Access and Provenance

Biographical Sketch

Scope and Content Note

Box and Folder Listing




A Finding Aid to the

Eugene Mihaly Papers 

Manuscript Collection No. 739

1954-1993. 3.2 Linear ft.


The Eugene Mihaly Papers were donated by Los Angeles campus of the Hebrew Union College-Jewish institute of Religion in February 2004. Property rights are assigned to the American Jewish Archives. All literary rights to materials authored by Eugene Mihaly are held by the Mihaly heirs. All literary rights to material authored by others are retained by the individuals and their heirs. Questions concerning rights should be addressed to the Executive Director of the American Jewish Archives. The papers are available to researchers in the reading room of the Marcus Center of the American Jewish Archives.


Eugene Mihaly was born the son of Hillel and Ida Judith Kahn Mihaly in Hungary in 1918. Hillel Mihaly served as an Orthodox rabbi in Baltimore, where Eugene attended the New Israel Yeshivah. Later, he matriculated at Yeshiva University in New York, and was awarded his B.A. magna cum laude in 1940. Like his father, he was ordained as an Orthodox rabbi. After serving two Orthodox congregations, Mihaly made the decision to switch to Reform Judaism. His ordination in that denomination took place at Hebrew Union College in 1949, where he additionally earned a Ph.D. in 1952.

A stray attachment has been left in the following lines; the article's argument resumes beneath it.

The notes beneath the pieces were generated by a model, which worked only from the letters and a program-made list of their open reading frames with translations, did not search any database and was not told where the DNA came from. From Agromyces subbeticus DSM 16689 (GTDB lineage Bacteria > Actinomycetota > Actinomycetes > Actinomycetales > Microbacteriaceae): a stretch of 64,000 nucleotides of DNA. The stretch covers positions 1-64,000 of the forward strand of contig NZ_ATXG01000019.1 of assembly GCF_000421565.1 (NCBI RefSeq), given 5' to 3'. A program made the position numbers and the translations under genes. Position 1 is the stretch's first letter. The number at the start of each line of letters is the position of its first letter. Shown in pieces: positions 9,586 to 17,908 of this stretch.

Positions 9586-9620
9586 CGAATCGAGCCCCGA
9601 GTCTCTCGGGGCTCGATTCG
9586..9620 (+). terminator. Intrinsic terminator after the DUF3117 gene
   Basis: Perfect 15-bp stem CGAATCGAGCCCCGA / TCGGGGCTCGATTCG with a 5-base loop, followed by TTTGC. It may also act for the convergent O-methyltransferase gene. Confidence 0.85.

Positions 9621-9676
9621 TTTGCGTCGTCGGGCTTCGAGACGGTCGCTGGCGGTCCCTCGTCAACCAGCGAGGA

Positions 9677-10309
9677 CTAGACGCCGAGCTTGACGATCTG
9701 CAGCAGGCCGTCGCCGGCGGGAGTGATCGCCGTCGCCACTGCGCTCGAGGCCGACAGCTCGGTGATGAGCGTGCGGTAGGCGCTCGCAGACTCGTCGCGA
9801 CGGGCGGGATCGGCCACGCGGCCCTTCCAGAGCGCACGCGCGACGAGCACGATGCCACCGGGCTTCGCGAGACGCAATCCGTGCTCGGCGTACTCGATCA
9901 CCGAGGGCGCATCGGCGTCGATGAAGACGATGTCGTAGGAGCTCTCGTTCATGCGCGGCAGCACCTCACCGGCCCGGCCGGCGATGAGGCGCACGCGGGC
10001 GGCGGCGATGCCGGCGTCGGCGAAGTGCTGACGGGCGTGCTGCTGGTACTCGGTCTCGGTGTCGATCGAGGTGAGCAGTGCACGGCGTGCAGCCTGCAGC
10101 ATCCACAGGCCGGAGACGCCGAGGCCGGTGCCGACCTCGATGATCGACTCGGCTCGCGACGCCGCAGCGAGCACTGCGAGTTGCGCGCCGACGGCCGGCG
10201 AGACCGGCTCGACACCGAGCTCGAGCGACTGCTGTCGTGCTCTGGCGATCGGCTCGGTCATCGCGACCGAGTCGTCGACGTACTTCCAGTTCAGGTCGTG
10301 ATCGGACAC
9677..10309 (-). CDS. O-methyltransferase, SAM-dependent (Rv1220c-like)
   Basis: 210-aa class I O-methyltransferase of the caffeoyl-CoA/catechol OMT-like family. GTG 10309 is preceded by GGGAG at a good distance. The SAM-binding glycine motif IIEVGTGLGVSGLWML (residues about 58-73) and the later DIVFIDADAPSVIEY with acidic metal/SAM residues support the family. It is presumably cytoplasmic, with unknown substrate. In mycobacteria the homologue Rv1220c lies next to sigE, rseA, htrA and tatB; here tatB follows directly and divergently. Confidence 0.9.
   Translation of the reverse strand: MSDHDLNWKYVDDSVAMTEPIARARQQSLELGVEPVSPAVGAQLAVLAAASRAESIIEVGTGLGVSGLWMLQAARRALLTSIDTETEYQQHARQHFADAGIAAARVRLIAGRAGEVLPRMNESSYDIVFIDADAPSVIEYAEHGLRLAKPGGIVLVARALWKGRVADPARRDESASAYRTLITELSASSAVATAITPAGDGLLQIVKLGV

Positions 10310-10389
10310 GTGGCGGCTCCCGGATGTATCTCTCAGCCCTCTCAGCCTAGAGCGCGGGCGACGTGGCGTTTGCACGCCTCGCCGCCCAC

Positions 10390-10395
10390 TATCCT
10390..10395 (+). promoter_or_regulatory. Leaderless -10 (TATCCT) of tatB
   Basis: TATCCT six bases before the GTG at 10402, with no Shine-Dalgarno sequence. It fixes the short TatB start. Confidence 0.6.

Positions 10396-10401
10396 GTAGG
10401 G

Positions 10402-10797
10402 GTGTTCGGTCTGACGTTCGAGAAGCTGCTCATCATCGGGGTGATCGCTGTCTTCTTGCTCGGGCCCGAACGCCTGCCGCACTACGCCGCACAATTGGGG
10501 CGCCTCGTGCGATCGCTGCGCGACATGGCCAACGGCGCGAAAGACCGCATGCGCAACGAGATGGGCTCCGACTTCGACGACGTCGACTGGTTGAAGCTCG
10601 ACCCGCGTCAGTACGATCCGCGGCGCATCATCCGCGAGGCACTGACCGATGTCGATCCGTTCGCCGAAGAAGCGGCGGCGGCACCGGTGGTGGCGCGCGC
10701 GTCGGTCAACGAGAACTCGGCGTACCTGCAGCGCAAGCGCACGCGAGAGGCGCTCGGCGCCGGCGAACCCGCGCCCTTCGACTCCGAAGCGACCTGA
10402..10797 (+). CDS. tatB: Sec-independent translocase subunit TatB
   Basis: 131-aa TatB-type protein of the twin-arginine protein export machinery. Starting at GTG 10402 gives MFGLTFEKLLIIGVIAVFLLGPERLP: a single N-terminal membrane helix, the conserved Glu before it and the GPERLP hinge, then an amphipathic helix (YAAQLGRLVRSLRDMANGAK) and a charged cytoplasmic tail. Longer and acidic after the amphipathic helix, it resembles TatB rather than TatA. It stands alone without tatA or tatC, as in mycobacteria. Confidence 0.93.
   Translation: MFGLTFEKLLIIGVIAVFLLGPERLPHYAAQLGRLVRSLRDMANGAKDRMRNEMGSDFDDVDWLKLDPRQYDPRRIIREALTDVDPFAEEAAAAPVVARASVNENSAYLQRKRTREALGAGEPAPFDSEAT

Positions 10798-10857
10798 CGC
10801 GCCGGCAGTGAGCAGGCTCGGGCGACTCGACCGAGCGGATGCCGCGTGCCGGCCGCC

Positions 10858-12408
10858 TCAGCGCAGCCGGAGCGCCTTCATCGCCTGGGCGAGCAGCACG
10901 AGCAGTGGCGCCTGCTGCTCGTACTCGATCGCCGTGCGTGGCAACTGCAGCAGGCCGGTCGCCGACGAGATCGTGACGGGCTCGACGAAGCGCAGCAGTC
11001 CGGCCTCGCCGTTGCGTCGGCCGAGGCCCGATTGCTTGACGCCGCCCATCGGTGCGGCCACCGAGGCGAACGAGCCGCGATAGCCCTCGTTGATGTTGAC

In 1945, he married Cecile Bramer, with whom he had two sons, Eugene and Marc.

Dr. Mihaly’s training as an Orthodox rabbi led to his familiarity with Talmud. A reputation for expertise in halakha (Jewish law) resulted in his opinions in such matters being eagerly sought, sometimes in the form of Responsa. These position papers were intended to draw responses from others. The almost-musical “call and response,” or give-and-take, of these papers, some of which are contained in this collection, makes for a very interesting written “conversation.”

Dr. Mihaly was likewise highly regarded for his command of the English language, and for his facility in the use of the written word. Congratulatory notes from colleagues and friends help the researcher understand the admiration felt for this man. In fact, whether in his role as a lecturer, sermonizer, author, or rabbi, Mihaly could be confident that his audience/readers wanted to know what he thought.